Singapore People’s Party (SPP) chairman Jose Raymond says opposition parties in the republic cannot assume that a coalition will tip the scales in the general election which must be held before April 2021.
While admitting Singaporeans will not see a major shift in power unlike what happened in Malaysia in 2018, Jose remains hopeful of SPP reclaiming Potong Pasir – a seat former SPP general-secretary Chiam See Tong held from 1984 to 2011.
See Tong, 85, ended his political career of over four decades by stepping down as SPP secretary-general last year.
Pakatan Harapan, a coalition of opposition parties, created history by booting out Barisan Nasional from Putrajaya in Malaysia’s 14th general election. It saw the return of Tun Dr Mahathir Mohamad as prime minister.
But Jose prefers a realistic assessment ahead of the Singapore polls.
“I think the circumstances for Malaysia that led to change in government are different from Singapore. Whether or not such a change (in government) will happen in Singapore, it will not happen anytime soon,” said the 47-year-old who was in Kuala Lumpur last week.
“Singapore is in a different stratosphere compared to Malaysia pre-2018 GE. The opposition (in Singapore) makes up only 10 per cent and to be 51 per cent will not happen anytime soon.
“Malaysia had issues related to corruption and job opportunities. In Singapore we have a different set of problems but our people are pragmatic. They are affected by issues about livelihood, job security, having enough money to spend, and leading comfortable lives.
“We cannot assume that coming up with a collation will tip the scales. I don’t think that is what people want.”
Four opposition parties – Singaporeans First, Democratic Progressive Party, People’s Power Party and Reform Party – had last month aimed to register an alliance.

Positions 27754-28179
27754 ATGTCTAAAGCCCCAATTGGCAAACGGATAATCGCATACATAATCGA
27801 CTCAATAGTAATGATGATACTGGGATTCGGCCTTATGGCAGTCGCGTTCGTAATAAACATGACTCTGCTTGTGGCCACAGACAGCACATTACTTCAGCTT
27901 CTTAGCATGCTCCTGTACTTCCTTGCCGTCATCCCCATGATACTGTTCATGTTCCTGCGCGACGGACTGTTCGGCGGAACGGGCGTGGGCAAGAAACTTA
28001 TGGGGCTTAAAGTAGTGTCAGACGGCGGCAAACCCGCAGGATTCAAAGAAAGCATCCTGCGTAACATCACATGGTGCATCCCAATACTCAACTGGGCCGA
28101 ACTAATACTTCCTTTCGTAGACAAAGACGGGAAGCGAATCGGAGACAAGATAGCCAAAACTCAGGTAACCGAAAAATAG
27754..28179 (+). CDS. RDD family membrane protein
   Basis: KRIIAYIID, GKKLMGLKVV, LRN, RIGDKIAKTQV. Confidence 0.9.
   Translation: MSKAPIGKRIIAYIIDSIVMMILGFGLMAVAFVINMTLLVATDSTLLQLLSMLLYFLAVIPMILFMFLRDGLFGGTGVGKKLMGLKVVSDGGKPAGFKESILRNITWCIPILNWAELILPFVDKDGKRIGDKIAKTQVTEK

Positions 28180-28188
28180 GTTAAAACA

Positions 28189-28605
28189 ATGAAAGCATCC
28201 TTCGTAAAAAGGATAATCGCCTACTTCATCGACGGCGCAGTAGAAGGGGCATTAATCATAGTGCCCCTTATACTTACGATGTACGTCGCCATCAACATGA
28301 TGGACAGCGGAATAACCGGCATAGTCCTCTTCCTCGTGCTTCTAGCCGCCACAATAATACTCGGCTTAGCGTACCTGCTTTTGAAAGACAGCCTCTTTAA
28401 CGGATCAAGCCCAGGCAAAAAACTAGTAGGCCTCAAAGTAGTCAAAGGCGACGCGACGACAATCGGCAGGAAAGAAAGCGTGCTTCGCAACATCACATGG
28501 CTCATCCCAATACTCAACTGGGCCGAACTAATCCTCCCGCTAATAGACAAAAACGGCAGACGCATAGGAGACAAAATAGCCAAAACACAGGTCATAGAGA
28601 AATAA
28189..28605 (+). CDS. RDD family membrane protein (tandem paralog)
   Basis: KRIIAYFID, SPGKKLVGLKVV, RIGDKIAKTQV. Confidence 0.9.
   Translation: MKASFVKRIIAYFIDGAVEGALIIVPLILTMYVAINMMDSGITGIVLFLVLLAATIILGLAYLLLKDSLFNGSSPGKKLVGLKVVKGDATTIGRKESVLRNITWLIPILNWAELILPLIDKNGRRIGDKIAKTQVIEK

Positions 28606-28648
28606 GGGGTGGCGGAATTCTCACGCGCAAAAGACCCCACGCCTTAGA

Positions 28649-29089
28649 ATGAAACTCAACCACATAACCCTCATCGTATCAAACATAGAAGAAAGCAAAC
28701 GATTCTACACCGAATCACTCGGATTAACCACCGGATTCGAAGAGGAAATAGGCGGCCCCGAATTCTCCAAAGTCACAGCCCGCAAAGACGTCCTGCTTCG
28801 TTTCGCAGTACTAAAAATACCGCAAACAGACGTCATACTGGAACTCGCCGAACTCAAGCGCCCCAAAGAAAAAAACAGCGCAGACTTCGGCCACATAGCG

“Yes, there have been conversations. It has also been written (by the press) … but everyone is waiting for the timing, to see if there will be a coalition.
“When that time comes, we will see what happens and make that decision.”
Jose, who replaced Chiam’s wife Lina Chiam as SPP chairman on Nov 5, 2019, says winning Potong Pasir back will enable SPP to make inroads in other constituencies.
“Every election is a local election. We have to win people in the district. To do that, you need to know what they need.
“For now, the strategy is to win back Potong Pasir. I have been as prepared as possible,” he added.
Jose added politics is about winning people’s psychology.
“If SPP manages a breakthrough (in Potong Pasir), the methodology I’ve used will be a model for us in other places. But we have to be mindful every election will have different tactics.”
Jose, a former journalist who later served as then Environment and Water Resources Minister Vivian Balakrishnan press secretary, is the founder and chief strategy officer of consultation company SW (Spin Worldwide). Vivian, part of the governing People’s Action Party (PAP), is now Singapore’s foreign minister.
Given his past association with the PAP government, one would assume SPP would take on a “PAP-friendly” approach.
Jose had this to say: “We have to work together. No one party can claim to have the solution.
“Even smaller parties have to work with the government of the day. If I have to help someone in Potong Pasir, I have to file an appeal to the PAP government. And to be fair, they (PAP) have helped.
“I’m thankful as it’s not for me but for the residents. Sometimes we have to get rid of the political differences (to get things done).”
Jose admitted the Covid-19 outbreak has further limited the number of windows for the government to call for the election. Singapore has recorded 72 cases to date.
But the act of reaching out to voters, physically and online, continues, added Jose.
“Greater representation is probably what we need to aim for. I believe in the diversity of voices … people of different backgrounds need to be in Parliament as they will be able to view things through different lenses,” he added.